Is it more fulfilling when you write the score for a film that becomes a critical success like “The Hurt” and “3:10 to Yuma” than a film that gets critically panned, or is it all work to you?
It’s always nice to have someone recognize the film or the score as an achievement when you put a lot of work into it. There have been films I’ve done that have not been well received that I still put a lot of work into and felt good about the score. It’s just the way it is. You can’t always predict these things. It’s the process that’s important. Everything else afterwards is something beyond your control. But, yeah, when you work your ass, it’s better if the movie does well.
“La La Land” just won the Oscar for Best Score of 2016. I know as a past Oscar nominee, you are part of the branch that votes in that category. What were some of your favorite scores of 2016?
Well, I have to be honest. I didn’t vote this year. I was working on a picture in Russia last year and when I got back at the beginning of November, I was so busy. I immediately started working on [“Logan”]. I only saw like two films. So, I really can’t say what I liked. It’s odd because I usually watch all the movies. I’m very involved in the Academy. I’m in the executive branch. It was tough. I took off Christmas Day, but other than that, I worked straight through the year.
In the historical drama “A United Kingdom,” Academy Award-nominated actress Rosamund Pike (“Gone Girl”) portrays Ruth Williams, a former WWII ambulance driver in London who marries Prince Seretse Khama (David Oyelowo, “Selma”) and would later serve as the inaugural First Lady of Botswana. Their interracial marriage was considered controversial by the apartheid government of South Africa and the tribal elders of Seretse’s homeland, which was known at the time as Bechuanaland.
During an interview with me last week, Pike, 38, discussed Ruth and Seretse’s relationship and the research she did to play the character. She also talked about the timeliness of the film and what she hopes audiences learn about the power of true love.
In your research on Seretse and Ruth’s relationship, what was something you learned about Ruth’s life that you found particularly interesting?
I think I learned from reading her own articles. She wrote a series of articles for something called the Sunday Dispatch, which was a newspaper in England during the time she was in Africa. Those articles are the most illuminating because she was not a journalist. She was not edited. You really got the flavor of her voice. She was really funny and witty. I was also really struck by how important her experiences in the war were to her. She mentioned it briefly in the film that she drove an ambulance. She was on the front lines. She was evacuated as a young woman and came back to London, but couldn’t bear the boredom.
Was Seretse and Ruth’s relationship something you learned about in school during in history class?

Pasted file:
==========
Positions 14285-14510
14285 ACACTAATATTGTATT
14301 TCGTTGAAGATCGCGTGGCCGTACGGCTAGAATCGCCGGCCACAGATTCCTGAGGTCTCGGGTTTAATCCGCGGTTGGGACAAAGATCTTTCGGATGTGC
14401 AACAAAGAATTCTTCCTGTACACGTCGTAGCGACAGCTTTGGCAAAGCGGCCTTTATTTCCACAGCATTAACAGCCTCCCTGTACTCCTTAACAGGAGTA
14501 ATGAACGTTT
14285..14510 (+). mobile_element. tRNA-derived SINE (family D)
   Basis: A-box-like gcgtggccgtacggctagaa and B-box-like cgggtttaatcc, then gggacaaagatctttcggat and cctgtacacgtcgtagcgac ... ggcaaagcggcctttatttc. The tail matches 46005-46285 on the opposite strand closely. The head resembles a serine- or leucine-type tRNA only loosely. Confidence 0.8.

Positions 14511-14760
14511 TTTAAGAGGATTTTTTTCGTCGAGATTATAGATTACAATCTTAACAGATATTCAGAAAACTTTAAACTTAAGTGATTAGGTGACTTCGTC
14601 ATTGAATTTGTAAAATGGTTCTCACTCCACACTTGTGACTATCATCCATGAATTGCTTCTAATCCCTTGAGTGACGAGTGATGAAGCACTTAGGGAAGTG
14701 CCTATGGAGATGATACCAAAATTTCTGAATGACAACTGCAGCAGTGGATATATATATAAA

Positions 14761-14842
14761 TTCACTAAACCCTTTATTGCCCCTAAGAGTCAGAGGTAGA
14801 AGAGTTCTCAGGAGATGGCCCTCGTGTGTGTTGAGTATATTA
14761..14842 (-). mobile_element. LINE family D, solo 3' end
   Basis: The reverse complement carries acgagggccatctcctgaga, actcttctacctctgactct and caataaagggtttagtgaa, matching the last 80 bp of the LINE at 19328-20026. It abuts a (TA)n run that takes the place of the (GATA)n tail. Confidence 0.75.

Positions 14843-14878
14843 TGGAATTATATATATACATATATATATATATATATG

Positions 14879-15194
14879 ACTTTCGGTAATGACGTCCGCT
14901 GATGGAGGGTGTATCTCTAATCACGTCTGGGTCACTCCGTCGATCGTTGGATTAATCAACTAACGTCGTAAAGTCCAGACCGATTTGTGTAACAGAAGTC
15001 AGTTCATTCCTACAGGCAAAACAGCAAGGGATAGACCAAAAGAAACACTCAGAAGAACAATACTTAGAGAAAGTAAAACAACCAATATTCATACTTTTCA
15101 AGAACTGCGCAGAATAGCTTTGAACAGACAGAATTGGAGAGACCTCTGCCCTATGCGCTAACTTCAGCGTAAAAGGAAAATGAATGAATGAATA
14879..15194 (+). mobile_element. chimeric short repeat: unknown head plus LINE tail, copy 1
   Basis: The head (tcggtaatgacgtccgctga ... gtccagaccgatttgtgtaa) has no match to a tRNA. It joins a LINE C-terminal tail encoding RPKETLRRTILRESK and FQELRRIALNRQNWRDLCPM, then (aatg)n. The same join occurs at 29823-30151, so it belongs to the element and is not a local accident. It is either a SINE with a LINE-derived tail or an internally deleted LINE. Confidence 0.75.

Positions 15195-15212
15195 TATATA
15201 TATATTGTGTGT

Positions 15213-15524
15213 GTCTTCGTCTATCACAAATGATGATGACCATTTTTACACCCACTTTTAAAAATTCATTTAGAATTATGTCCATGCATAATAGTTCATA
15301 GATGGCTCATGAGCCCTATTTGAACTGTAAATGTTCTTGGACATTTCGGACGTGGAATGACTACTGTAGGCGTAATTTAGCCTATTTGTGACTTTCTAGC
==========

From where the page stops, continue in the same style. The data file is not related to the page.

No, not at all. It was too embarrassing for the British government.
What spoke to you about this story that made you want to be a part of it?
David [Oyelowo] sent me the script, but I didn’t know anything about the story. Then I saw photos of [Seretse and Ruth] and got to look into their eyes. I thought that if still images could move me that much, who knows what a film could do. Also, the book (“Colour Bar: The Triumph of Seretse Khama and His Nation” by Susan Williams), which our film is based on, is wonderful. It’s fascinatingly detailed about the history, and [Williams] also uses a lot of original sources. She got to interview both Seretse’s sister and Ruth’s sister. You get a very keen impression of both of them.
Ruth passed away almost 15 years ago. If you had the opportunity to ask her a question, what is something you would have asked her that you didn’t get from your research?
I imagine you wouldn’t get to know her very well by asking her direct questions. I imagine she was the kind of woman who, although she lived through all these incredible experiences, was probably better at small talk. I think you would have to get to know her gently. You would probably have to start with what kind of music she likes and talk about her grandchildren and sort of get into it that way.
Did you talk to David and his wife, Jessica, about their own personal story of their interracial marriage and whether or not there were any parallels to Seretse and Ruth?
Yes, I was very interested in their story—not that they endured the kind of racism that Ruth and Seretse endured. David and Jessica had a couple of stories early on of things that I was able to try and create expression from, especially with some of the casual attacks they have experienced and Jessica’s complete anger, which sort of rose up. I found [her anger] very indicative of what Ruth felt.